Total energy produced during one day

Since the function is symmetrical, the total area under the graph can be calculated by taking the integral from x = 0 to x = 22158 twice, which results in 17312399.93 Joule per square meter per day. The robot is driving for 10.5 Earth days (252 hours), which is equal to approximately 10.219 days on Mars. Thus, there will be, approximately, 176915414.9 Joule of sunlight per square meter over the course of the 10.219 days on Mars.

To get the most out of this energy, the solar panels should be positioned correctly. The solar panels will generate the most amount of electricity when the sunlight is perpendicular to the surface of the solar panel [71]. This means that, ideally, the solar panel will always be directed directly towards the sun using a tilting mechanism. An example on earth where a system tilts the solar panels so that they always face the sun at a 90-degree angle is in a operation in Piteå [72]. The helianthus smart solar panel is a solar panel that is able to track the sun using a microcontroller based embedded system [73]. This will ensure that the angle of the sunlight hitting the solar panel is always 90 degrees. Some form of this mechanism should be implemented in the robot, should it use solar energy.

Efficiency (r)

The most important aspect that will determine the efficiency of the solar panels is the material that is used as the conductor. A better conductor will cause less loss of energy when converting sunlight to energy. The most common materials used in mass production at the moment are; Crystalline silicon (c-Si), amorphous silicon (a-Si), gallium arsenide (GaAs) and organometallics (soluble platinum). Each type of material has its own advantages and disadvantages, mostly being efficiency against the production cost.

  • Crystalline silicon is most common at the moment for mass production. It has a conversion rate of about 20 - 25%. It is not the cheapest material but has a low enough cost to be considered the best material for solar panels in home installations.
  • Gallium arsenide is a better conductor than silicone. However, it is very rare, expensive and manufacturing gallium arsenide is dangerous since arsenide is poisonous. This could be a reason maintenance is less ideal for the users on Mars that will be tasked with fixing the robot when needed.
  • Organometallics (soluble platinum) is a metal conjugated polymer and an even better conductor than gallium arsenide. It is lightweight and relatively cheap to produce. [74]
  • Multi-junction solar cell is GaInP/GaAs/Ge multijunction solar panels with a high efficiency of over 30%. However it is more complex and more expensive than any other. [75]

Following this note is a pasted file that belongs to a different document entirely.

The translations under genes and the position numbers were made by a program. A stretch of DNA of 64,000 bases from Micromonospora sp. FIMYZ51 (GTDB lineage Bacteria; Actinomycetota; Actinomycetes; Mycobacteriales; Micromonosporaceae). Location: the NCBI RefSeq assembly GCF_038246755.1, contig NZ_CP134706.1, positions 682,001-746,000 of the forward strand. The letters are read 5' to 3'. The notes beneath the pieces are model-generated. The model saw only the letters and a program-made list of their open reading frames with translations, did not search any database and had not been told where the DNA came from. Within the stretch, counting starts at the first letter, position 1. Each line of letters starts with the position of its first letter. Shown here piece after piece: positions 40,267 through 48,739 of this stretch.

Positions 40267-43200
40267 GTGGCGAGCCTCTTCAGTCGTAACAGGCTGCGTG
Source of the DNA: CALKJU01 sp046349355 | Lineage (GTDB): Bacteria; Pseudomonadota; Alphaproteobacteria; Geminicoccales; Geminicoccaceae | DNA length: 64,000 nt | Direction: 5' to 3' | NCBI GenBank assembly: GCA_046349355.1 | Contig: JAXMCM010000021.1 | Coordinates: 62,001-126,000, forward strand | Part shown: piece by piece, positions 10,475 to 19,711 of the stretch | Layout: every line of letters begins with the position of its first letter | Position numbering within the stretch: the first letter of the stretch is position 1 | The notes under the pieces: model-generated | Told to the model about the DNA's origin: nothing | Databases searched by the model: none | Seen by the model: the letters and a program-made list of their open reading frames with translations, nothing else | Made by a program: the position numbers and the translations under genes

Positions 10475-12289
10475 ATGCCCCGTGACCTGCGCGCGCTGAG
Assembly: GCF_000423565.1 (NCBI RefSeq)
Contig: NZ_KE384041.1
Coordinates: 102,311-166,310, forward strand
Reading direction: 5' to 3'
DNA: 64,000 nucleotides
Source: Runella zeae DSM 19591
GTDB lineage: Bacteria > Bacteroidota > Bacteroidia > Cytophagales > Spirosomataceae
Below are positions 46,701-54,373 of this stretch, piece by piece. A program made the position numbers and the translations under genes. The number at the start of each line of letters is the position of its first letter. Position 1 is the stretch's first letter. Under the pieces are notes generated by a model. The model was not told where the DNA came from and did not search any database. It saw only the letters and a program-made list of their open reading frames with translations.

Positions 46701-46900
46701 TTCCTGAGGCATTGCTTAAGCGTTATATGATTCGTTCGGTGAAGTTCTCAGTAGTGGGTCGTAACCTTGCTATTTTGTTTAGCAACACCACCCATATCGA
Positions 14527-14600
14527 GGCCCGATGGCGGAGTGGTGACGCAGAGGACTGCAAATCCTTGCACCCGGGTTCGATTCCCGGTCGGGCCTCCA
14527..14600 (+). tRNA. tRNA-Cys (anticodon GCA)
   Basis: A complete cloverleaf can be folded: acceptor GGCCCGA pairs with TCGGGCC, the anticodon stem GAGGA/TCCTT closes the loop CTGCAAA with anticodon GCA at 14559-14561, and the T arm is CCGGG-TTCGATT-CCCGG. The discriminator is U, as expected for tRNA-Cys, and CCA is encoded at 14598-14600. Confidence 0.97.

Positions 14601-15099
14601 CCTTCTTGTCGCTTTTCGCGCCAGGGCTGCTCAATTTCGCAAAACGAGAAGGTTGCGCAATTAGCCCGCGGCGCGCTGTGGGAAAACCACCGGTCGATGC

While having the most efficiency seems like the best idea, money is probably a big deal for certain users. Think about the companies manufacturing and funding these robots, like for example NASA. for now, calculations will be done using the material with the highest efficiency, but the manufacturer could decide to pick another conducting material.


Table containing efficienty of materials [76]

Efficienty of materials

Total solar panel area (A)

To calculate how many solar panels can be put on the robot, an estimation is needed of how much space is needed for a solar panel with length L, width W and height H. Since every solar panel needs the ability to turn 360 degrees and tilt about 90 degrees, each solar panel will have surface of L * W m2 and should have a height such that H >= 0.5 * L AND H >= 0.5 * W. Now it is important to determine what the best setup is e.g. what is the optimal placement of the solar panels on the robot such that no solar panel will overlap and we have maximum utilized surface of solar panels:

  • One large solar panel.
  • Couple of mid range solar panels
  • Many small solar panels.

The robot will have similair dimensions as the Mercedes Atego 1317-A 4x4 Lindner-Fischer. [77] with length: 6.62 m, width: 2.50 m and height: 3.00 m.

Having one large solar panel with a length and width of 6.50 m will give a huge surface of 42.25 m^2. However, it will most likely not be possible to have a height of 6.5 m and therefore not be able to tilt and turn fully. Also it is questionable whether the giant solar panel will be able to catch wind and make the robot tilt at high wind force. Moreover having a solar panel stick about 1,3 m of the front and back when they turn, since the diameter is around 9.2 m and 3,3 m of the sides which can be problamatic as well. Therfore this option will not be viable.

Having multiple solar panels with a lenght and width equal to the width of the robot (200 cm) we will be able to put 3 solar panels on the robot and have a total solar panel surface of 12 m^2. The height should be around 1 m in order for the solar panels to turn which is quite doable. However, the solar panel sticks 15 cm off the side when they turn, since the diameter of each solar panel is around 2.8 m and 1 m off the front and back. This could be problamatic as well when driving up or down a slope. However by sacficing some area and making the middle solar panel a bit higher, about 0,5 m and putting the first and last solar panel closer to the middle the solar panels will not stick too much over the front and back. This will however cost some effective area since the large solar panel will shade the 2 smaller ones. So if we lose 50 cm of the front and back, the the area will decrease by 0.5 m * 2 m * 2 solar panels * 0.8 (20% loss due to shade) = 1.6 m^2. So we will have a remaining solar panel area of 10.4 m^2.